The Los Angeles Lakers have a record of 45-9, have won 10 straight games, 16 of 17 and 33 of their last 36. But that's not enough to please some people, according to Coach Pat Riley.

"Do you know what someone said to me the other day?" he recalled recently. "That now we were winning too much, that we have to lose a few games or else we'll be too tired of winning when the playoffs come around and we won't want it as much" . . .

Conversely, the Golden State Warriors have hovered near the cellar of the Pacific Division all season. One reason is the continued absence of rebounder-supreme Larry Smith, who has been on the injured list four different times this season because of problems with his right thigh. Another problem has been the number of injuries to center Ralph Sampson. After the Washington Bullets' 110-105 win over the Warriors Monday, the former Virginia star said he has some torn cartilage in his right knee that may require surgery.

However, another failing is just pure incompetence, such as that displayed during a loss to Detroit last week. In that game, the Warriors played for more than a minute with only four men on the court. Then, after the gaffe was discovered, the team was assessed a technical foul. The error was surprising, given the number of players, trainers and assistant coaches that are on a team's bench. That was not the first time that snafu was made. The exact situation occurred three different times last season . Trading Tears

Making trades can be difficult when allegiances and attachments have formed between players and teams. Such was the case in the flurry of moves made by the Phoenix Suns last week. One deal brought Craig Hodges to the Suns from the Milwaukee Bucks. The guard had just returned home from a trip to the circus with his children and turned on the television when he received a call from Bucks Coach Del Harris. Before Harris could break the news to Hodges, though, his picture was flashed on the television screen under the word "Traded."

Guard Kevin Johnson went to Phoenix from Cleveland. The Cavaliers' first-round pick in last June's draft, the rookie had just completed work on a house he had built in the Cleveland area. The money for the home came from a loan provided by the Cavaliers.

One of the players Cleveland acquired from the Suns was forward Larry Nance. A mainstay with the team, Nance was drafted in 1981 upon the recommendation of John Wetzel, then a scout with the team. Wetzel, now the Suns coach, reportedly broke down and cried when he informed Nance of the trade.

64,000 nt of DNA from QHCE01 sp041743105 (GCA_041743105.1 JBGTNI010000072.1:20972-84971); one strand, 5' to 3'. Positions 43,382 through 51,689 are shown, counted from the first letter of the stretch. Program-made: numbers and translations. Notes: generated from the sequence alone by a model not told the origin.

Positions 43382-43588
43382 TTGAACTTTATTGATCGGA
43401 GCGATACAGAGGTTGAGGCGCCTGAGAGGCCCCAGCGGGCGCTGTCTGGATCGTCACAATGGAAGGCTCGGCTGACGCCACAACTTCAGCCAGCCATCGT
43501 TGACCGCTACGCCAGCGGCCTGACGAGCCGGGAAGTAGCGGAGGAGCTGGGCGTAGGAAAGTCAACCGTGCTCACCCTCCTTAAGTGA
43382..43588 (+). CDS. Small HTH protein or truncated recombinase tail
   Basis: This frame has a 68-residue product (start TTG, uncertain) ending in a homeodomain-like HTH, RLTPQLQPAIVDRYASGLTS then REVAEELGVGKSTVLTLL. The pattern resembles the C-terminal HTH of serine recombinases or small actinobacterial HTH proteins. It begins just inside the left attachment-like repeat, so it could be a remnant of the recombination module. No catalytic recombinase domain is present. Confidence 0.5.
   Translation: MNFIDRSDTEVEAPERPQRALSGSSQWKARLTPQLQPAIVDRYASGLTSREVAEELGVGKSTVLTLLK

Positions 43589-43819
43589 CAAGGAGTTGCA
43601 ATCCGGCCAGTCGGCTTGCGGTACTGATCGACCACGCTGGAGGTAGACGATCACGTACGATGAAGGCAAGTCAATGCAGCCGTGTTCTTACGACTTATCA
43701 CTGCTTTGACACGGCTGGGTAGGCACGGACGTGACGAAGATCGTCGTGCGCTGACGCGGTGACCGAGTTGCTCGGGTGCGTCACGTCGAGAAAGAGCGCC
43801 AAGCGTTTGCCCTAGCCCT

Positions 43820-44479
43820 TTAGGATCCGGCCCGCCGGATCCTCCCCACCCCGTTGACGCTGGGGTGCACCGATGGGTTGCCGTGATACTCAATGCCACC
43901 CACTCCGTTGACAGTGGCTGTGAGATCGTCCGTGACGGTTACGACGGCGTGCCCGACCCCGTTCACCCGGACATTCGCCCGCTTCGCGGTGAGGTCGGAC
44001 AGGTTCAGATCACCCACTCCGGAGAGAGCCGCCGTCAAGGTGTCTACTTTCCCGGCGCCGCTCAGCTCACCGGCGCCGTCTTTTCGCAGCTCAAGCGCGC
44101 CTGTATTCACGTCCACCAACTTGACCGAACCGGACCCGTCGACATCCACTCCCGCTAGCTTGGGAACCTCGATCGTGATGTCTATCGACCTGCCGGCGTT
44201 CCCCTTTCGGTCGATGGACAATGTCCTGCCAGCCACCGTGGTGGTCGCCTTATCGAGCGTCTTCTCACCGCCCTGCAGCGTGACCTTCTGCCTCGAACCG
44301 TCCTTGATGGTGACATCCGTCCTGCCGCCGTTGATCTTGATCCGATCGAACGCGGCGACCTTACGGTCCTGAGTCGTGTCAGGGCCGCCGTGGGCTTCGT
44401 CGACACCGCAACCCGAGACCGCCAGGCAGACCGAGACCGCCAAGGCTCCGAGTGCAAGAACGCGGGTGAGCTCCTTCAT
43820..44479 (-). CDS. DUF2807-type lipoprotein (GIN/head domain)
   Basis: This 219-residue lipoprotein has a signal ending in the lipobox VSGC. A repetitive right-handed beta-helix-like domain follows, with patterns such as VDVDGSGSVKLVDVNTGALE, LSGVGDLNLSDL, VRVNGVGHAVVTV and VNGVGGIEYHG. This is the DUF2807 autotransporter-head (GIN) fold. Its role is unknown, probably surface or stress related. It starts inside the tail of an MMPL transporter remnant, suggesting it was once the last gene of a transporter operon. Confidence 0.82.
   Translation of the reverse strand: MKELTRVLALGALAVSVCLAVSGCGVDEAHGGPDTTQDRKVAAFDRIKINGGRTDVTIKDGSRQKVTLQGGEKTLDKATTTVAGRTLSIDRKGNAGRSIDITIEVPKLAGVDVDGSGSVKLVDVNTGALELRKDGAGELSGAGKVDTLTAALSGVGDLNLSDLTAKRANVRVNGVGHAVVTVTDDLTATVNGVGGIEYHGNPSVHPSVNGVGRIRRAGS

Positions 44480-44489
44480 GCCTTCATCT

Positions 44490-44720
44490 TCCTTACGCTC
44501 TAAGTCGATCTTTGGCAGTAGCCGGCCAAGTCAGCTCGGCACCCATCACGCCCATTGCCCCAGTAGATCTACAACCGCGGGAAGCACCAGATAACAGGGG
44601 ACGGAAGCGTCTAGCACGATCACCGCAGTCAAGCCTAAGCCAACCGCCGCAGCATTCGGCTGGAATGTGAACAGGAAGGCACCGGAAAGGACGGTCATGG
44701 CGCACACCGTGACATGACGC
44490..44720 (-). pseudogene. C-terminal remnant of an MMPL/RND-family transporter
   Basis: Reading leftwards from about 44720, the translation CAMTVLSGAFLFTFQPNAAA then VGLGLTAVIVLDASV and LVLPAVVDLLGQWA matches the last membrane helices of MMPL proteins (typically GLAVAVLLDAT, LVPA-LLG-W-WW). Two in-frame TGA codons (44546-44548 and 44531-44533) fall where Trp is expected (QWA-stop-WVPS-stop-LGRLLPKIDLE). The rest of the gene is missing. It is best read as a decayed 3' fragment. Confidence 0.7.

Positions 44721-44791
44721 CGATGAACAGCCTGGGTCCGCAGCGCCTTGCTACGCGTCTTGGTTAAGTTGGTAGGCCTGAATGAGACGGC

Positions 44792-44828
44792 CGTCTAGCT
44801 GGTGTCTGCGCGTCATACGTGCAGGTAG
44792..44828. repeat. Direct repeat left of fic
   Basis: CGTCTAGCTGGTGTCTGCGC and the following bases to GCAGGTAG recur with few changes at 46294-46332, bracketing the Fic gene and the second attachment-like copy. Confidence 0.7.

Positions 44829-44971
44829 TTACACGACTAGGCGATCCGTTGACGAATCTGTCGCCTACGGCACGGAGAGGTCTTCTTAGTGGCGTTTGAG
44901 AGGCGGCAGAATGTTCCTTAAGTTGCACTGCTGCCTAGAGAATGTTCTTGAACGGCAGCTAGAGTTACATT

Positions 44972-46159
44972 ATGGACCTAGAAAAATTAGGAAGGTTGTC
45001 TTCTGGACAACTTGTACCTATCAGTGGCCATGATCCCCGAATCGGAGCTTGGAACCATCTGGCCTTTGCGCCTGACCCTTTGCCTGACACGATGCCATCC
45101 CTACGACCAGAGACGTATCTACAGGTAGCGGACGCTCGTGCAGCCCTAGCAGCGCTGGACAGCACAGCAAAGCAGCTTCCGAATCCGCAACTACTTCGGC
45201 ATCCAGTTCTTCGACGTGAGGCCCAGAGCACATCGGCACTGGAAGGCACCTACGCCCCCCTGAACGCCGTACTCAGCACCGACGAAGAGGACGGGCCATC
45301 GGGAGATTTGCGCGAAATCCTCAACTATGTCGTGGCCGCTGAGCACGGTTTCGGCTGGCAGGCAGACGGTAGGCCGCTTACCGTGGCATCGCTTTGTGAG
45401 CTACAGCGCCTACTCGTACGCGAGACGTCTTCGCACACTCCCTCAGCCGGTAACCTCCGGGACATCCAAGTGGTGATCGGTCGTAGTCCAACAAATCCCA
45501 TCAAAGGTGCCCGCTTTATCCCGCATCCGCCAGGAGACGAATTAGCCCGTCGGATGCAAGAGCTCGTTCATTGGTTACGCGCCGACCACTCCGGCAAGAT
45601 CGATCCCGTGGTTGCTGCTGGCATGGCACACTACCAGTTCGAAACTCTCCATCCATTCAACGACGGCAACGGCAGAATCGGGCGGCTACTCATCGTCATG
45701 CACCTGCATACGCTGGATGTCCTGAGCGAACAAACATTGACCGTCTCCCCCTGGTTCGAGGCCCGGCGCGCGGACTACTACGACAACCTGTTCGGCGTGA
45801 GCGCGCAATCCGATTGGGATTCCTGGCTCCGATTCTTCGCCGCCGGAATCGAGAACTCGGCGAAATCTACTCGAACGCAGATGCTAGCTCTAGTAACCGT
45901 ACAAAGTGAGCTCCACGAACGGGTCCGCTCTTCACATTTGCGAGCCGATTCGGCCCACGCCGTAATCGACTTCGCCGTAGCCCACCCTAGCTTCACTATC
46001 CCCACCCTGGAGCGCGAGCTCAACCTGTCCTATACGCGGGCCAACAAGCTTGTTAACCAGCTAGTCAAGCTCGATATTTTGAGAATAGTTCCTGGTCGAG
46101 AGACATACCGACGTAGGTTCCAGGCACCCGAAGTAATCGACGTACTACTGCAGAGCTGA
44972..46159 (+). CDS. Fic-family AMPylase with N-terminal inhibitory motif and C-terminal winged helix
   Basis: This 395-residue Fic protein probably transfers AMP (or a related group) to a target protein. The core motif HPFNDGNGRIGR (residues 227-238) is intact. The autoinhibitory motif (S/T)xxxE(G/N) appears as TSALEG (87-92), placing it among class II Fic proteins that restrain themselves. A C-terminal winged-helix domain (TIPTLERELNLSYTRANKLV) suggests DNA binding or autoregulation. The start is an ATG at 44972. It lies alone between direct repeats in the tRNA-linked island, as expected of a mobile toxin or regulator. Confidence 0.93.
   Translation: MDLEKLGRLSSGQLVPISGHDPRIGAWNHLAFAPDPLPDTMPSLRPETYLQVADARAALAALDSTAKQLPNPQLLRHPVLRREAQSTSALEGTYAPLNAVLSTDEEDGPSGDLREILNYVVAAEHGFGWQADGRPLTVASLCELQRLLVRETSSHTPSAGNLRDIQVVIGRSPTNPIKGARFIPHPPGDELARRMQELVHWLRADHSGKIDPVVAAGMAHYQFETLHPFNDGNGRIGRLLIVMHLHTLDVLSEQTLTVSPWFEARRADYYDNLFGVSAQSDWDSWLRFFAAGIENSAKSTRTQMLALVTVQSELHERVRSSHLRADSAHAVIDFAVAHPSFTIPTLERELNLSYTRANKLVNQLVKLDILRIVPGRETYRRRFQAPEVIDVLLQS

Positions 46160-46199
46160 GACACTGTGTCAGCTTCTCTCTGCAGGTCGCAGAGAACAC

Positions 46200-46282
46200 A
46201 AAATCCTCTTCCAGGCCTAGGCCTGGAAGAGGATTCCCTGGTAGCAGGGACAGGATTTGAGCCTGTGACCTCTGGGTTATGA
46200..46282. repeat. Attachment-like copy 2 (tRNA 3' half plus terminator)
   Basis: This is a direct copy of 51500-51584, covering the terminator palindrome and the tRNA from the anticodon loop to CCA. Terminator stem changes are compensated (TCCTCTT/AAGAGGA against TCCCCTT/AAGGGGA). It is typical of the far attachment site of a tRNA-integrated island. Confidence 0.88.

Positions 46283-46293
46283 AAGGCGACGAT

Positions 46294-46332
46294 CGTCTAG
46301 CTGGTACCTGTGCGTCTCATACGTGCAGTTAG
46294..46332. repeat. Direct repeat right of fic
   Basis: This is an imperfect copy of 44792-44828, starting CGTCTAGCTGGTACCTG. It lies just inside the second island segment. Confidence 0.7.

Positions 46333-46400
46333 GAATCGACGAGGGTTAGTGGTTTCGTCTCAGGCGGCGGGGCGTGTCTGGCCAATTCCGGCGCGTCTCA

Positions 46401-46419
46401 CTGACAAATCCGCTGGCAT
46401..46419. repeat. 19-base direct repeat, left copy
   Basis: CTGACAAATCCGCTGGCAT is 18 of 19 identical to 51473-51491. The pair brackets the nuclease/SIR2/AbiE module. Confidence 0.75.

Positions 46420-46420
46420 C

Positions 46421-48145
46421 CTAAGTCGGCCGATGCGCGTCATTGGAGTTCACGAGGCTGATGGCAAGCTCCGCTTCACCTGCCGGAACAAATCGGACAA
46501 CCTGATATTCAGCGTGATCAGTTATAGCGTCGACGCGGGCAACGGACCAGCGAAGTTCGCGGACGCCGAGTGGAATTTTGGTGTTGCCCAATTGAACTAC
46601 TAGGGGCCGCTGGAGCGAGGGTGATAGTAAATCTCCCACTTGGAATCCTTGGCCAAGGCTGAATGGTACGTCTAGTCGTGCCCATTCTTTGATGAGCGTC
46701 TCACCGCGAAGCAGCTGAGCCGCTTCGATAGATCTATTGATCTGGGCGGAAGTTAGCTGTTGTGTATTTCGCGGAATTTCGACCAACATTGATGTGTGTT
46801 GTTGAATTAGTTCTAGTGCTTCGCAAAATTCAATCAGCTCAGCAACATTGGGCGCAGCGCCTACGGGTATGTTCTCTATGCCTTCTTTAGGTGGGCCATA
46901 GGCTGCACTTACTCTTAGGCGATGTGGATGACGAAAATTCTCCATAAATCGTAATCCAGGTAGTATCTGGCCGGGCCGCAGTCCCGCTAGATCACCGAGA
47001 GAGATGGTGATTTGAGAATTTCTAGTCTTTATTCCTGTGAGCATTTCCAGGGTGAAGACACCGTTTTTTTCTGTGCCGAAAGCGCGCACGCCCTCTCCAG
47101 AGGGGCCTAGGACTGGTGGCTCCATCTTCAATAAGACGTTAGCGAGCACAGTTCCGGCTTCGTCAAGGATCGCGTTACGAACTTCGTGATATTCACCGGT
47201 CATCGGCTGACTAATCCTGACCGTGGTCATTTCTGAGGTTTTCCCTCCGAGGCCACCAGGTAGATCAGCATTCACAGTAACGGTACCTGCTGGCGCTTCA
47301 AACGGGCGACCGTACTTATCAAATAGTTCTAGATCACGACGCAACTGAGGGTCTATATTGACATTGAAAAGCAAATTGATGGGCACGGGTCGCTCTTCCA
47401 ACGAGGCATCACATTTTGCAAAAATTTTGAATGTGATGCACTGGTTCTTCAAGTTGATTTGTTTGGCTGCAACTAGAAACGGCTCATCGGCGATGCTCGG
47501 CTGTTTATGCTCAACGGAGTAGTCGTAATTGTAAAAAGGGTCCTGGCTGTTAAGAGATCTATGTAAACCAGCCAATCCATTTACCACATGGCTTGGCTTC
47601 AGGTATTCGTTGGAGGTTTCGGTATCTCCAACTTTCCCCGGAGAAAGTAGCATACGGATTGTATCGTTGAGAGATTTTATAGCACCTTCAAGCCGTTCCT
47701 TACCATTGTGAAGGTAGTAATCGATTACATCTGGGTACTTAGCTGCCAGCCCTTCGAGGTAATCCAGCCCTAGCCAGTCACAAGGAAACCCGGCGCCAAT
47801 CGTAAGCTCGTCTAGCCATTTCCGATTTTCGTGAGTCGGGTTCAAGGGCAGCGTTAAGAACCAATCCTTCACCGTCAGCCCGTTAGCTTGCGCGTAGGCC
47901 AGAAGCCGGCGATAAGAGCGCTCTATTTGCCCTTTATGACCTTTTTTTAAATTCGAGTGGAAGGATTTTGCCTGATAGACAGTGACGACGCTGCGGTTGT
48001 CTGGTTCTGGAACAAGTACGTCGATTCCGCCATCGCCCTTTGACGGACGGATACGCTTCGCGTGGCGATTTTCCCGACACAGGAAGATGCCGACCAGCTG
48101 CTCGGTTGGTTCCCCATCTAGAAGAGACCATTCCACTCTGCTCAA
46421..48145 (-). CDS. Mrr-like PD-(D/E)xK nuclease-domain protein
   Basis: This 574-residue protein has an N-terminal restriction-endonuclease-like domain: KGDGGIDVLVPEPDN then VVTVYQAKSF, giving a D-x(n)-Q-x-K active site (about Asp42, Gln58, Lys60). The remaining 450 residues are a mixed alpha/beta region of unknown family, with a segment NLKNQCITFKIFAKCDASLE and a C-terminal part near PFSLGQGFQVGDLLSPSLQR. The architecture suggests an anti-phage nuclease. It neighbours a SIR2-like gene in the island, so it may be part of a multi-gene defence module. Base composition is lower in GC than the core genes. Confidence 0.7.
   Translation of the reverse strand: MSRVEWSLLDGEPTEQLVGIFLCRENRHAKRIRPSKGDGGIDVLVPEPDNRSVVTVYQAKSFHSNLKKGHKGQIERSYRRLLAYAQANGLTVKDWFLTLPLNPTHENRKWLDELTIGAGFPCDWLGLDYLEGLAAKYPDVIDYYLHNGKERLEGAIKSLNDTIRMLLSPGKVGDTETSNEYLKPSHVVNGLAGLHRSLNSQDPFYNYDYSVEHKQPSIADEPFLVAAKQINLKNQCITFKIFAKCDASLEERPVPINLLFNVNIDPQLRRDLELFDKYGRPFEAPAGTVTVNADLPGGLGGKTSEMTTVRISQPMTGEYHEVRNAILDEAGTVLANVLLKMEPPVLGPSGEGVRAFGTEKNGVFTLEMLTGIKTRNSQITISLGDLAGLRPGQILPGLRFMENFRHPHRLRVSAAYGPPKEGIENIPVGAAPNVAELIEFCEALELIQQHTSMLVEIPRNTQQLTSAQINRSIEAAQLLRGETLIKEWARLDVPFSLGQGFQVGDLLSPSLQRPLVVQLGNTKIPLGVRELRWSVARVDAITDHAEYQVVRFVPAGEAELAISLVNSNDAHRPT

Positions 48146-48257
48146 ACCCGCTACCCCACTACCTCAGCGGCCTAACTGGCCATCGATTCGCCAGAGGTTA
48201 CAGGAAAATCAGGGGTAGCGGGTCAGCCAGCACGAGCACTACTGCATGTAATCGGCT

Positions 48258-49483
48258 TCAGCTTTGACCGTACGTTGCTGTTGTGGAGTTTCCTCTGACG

Said Nance, "He's {Wetzel} like a brother to me." A Buck for Blair

One of the people most pleased with Bonnie Blair's gold- and bronze-medal winning performances at the recent Olympic Games was Milwaukee Bucks forward/center Jack Sikma. Sikma once sponsored Blair on a training trip to Europe; during the weekend of the NBA All-Star Game, the veteran attended the NBA Players Association meetings in Chicago, then went up to West Allis, Wis., to watch Blair compete in the indoor championships.

Sikma, a 7-footer who was moved over to the power forward position at the start of the season, still leads the league in free throw percentage, his mark of .925 slightly better than Larry Bird's .913. Surprisingly, Detroit center Bill Laimbeer is third at .907 and another pivotman, Philadelphia's Mike Gminski is fourth.

A center has never led the NBA in free throw shooting; their statistical province is usually field goal percentage. However, there's been an upheaval in that category as well this year. Of the top 10 marks in the league, only one belongs to a center -- Boston's Robert Parish, whose .579 mark is second to teammate Kevin McHale's .616.

In third place is Detroit forward Rick Mahorn, who's having a career-best season with the Pistons. Last week he scored a career-high 34 points, one of a number of impressive performances by former or would-be Bullets. Guard Michael Adams has hit eight three-point field goals in the Denver Nuggets last two games to become the team's all-time single season recordholder for the long distance shot.

Denver teammate Lafayette Lever, a starting guard in last month's all-star game who might have come to Washington in a trade last summer, recorded yet another triple-double against Philadelphia and Jay Vincent returned to action after a recent groin injury with an 18-point effort. Vincent is the highest scoring reserve in the league.